hand and seal, to Pope Clement the VIIIth, assuring his holiness,
that it was his Majesty's intention to become a Roman catholic
whenever he shou!d ascend the English throne. In fact, James
objected not to any tenets of the Roman catholic faith ; but only
to the abusive encroachments of the spiritual over the civil power ;
for he said in his premonition (James's Works, ed. 1616, p. 306):
“ For myself (if that were yet the question) I would with all my
heart give my consent, that the Bishop of Rome should have the
first seate, I being a western King, would goe with the patriarch of


marches in

1603. that the promise King James made to the Roman

catholics, was registered, and amounted so high at ·
least as a toleration of their religion.” In the warmth
of these hopes and expectations, they no longer con-
sidered it necessary to confine their religious worship
to privacy : in many parts of Leinster, and more par-
ticularly of Munster, they openly performed the divine
service and other religious ceremonies, in the full

external form of the Roman ritual. Mountjoy Mountjoy marched an armed force into Munster, in to Munster order to check this open defiance of the law. At Wa. to check the open exer- terford he found the town gates shut against him : the

citizens pleaded, that by a charter of King John they were exempted from quartering soldiers; but Mountjoy instantly replied, that with the sword of King James he would cut to pieces the charter of King John; level their city with the ground, and strew salt upon its ruins. The menace was effectual: Mount. joy entered, and the citizens were terrified into submission. From this conduct of the deputy, the other cities of Munster, which had declared for the free and public exercise of the Roman catholic religion, were intimidated into a like compliance with the laws *.

cise of reli: gion.

the West. And for his temporall principalitie over the signory of Rome, I doe not quarrell it neither : let him in God's name be primus episcopus inter omnes episcopos, et princeps episcoporum i 60 it be no otherwise, but as Peter was princeps apostolorum.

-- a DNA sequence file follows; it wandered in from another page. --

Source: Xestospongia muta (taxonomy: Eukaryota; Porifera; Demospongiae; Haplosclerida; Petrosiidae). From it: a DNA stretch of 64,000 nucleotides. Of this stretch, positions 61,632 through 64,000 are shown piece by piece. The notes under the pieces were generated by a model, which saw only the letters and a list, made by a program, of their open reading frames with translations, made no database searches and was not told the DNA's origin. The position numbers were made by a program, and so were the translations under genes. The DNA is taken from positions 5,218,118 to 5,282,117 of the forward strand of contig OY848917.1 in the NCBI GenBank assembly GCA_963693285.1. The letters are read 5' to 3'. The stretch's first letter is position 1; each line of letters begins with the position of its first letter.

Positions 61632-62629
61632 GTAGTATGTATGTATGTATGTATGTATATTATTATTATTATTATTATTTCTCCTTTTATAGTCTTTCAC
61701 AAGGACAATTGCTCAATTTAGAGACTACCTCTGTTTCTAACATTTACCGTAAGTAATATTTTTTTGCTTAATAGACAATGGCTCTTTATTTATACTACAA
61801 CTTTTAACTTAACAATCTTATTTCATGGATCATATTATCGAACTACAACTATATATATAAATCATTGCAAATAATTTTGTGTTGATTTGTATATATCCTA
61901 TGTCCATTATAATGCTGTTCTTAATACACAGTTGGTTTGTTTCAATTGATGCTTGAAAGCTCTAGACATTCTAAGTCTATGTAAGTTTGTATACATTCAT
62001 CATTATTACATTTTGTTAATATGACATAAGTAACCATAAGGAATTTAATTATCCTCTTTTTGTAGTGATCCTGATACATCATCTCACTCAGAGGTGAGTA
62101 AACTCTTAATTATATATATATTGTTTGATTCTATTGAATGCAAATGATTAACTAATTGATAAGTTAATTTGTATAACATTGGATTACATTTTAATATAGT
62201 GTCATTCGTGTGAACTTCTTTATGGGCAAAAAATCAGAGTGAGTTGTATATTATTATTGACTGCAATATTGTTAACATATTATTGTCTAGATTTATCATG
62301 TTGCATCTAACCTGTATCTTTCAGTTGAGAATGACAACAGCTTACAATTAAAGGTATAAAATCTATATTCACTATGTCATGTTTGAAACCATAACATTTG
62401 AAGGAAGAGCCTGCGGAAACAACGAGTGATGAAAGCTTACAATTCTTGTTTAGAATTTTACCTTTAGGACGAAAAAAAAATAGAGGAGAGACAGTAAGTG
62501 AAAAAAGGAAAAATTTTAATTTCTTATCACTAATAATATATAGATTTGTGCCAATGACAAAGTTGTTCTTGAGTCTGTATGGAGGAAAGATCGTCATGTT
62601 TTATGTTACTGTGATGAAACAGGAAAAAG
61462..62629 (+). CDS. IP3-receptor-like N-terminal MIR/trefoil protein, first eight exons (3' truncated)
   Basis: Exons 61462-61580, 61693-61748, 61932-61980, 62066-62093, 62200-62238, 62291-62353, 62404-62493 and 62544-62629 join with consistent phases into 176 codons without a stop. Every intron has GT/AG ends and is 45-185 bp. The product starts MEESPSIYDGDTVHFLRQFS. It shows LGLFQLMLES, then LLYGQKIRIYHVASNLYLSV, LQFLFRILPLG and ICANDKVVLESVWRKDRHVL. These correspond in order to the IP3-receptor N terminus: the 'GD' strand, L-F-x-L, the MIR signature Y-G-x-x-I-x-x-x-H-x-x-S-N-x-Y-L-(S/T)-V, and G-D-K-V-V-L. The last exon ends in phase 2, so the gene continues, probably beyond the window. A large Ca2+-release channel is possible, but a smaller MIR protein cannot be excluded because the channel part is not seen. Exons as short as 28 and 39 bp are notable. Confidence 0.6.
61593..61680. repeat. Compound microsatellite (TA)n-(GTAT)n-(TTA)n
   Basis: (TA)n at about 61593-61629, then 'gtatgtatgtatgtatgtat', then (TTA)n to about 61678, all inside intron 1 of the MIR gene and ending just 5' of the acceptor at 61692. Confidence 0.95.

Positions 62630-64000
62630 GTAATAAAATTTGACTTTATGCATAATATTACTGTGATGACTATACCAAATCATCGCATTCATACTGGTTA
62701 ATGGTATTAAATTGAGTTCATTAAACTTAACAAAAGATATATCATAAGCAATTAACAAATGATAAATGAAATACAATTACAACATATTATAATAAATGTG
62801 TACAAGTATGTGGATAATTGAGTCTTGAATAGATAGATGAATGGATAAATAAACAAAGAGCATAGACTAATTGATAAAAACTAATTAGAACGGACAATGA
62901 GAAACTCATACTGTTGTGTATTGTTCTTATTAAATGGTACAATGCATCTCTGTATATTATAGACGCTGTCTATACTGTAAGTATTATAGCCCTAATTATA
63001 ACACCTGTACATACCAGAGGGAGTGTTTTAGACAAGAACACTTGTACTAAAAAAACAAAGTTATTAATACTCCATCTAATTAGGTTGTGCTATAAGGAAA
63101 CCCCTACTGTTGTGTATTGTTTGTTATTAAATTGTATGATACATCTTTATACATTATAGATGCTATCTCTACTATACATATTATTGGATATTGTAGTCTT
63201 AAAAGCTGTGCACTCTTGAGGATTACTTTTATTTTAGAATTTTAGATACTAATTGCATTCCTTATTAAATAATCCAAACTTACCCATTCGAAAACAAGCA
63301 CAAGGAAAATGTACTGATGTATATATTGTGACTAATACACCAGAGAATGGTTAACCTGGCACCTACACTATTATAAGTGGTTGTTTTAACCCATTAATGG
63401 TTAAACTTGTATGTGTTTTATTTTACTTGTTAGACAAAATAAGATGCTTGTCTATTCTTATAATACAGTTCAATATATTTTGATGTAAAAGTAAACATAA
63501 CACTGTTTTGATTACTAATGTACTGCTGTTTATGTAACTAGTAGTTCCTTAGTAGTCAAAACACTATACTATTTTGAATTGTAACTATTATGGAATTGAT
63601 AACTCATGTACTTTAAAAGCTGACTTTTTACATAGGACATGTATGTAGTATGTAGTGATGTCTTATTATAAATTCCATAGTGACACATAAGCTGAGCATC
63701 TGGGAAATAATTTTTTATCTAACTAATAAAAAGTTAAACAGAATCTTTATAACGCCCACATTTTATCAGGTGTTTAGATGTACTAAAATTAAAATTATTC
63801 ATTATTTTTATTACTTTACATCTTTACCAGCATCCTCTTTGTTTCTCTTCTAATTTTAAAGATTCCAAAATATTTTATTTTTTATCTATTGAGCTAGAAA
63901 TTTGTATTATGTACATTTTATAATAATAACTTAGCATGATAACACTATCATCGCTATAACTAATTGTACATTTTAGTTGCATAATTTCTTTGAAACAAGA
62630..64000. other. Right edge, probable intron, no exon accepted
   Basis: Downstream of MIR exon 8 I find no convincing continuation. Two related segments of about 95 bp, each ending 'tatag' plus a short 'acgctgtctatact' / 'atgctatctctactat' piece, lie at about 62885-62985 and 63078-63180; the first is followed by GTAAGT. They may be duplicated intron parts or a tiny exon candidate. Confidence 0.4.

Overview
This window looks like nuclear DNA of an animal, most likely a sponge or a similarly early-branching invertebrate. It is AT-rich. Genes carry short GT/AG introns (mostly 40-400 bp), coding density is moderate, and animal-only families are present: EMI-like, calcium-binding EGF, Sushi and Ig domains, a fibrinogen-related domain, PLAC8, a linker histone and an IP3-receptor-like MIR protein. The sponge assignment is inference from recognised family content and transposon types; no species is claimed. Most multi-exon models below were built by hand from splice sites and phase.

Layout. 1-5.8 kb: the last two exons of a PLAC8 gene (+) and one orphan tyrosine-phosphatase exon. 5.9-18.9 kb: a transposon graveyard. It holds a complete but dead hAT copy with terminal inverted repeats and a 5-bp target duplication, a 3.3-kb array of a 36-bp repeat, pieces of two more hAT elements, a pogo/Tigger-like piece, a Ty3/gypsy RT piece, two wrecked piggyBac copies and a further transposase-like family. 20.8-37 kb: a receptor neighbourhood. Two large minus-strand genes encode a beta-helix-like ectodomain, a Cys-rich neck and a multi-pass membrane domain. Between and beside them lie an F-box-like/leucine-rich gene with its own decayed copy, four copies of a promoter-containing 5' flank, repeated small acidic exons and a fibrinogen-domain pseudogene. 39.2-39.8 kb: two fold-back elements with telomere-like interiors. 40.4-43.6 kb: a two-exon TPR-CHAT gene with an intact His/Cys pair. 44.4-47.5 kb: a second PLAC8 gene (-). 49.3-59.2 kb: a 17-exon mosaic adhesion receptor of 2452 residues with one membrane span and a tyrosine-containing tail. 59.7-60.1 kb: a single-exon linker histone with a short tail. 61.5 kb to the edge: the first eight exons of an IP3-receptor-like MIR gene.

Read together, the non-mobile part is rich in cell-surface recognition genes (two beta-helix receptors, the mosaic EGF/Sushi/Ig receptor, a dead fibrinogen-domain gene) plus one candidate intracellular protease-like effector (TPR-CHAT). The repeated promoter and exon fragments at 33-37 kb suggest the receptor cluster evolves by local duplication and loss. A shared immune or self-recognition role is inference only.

* This public exercise of the catholic religion ought not to be consider ed as open and deliberate treason. We have before observed, that the acts of Elizabeth, as well as the other acts of the pale parliainent were not obeyed twenty miles from Dublin : and even within the pale, the penal laws of Elizabeth had not been

Act of obli.

c vion and in

For settling the peace and quieting the minds of 1605. the nation, and for securing their persons and pro- act of ahliperty from the effects of the law, which most of demnity, them had incurred in some way or other during the general confusion, an act of state, called An Act of Oblivion and Indemnity, was published by proclamation under the great seal, by which all offences against the crown, and all particular trespasses between subject. and subject, were, to all such as would come in to the justices of assize, by a certain day, and claim the

executed for the last forty years. All the Irish annalists affirm that the Statute of Uniformity (2 Eliz.) was surreptitiously ob tained by the art of Stanyhurst, the then speaker; who, at an unusual hour, and on an unexpected day, procured the bill to be passed by the friends to reform, in the absence of those, who were expected to oppose it. They soon after protested against the act of this smuggled convention; and the Lord Lieutenant assured them with oaths and protestations, that the penalties of that act should never be inflicted, which they believing, suffered it to remain without further opposition. In fact, that law was never executed, during the remainder of Queen Elizabeth's reign, (Vide Analect. Sacr. p. 431,) Other causes may with greater plausibility be assigned for the non-execution of the penal laws, during the reign of Elizabeth, in Ireland ; while hundreds were put to death, and thousands suffered in their persons and fortunes un. der similar laws in England. Those within the pale were equally te pacious of their ancient faith, as those without it. The Queen's army was full of native Irish, all or most of whom then were ca tholic. And Mortyson (p. 120) asserts, that one half of that gallant army under Lord Mountjoy, which so successfully attacked and at last entirely defeated Tyrone, was Irish ; nor did their having less pay than the English or their being exposed to endure the brunt of every action lessen their zeal or activity in the service.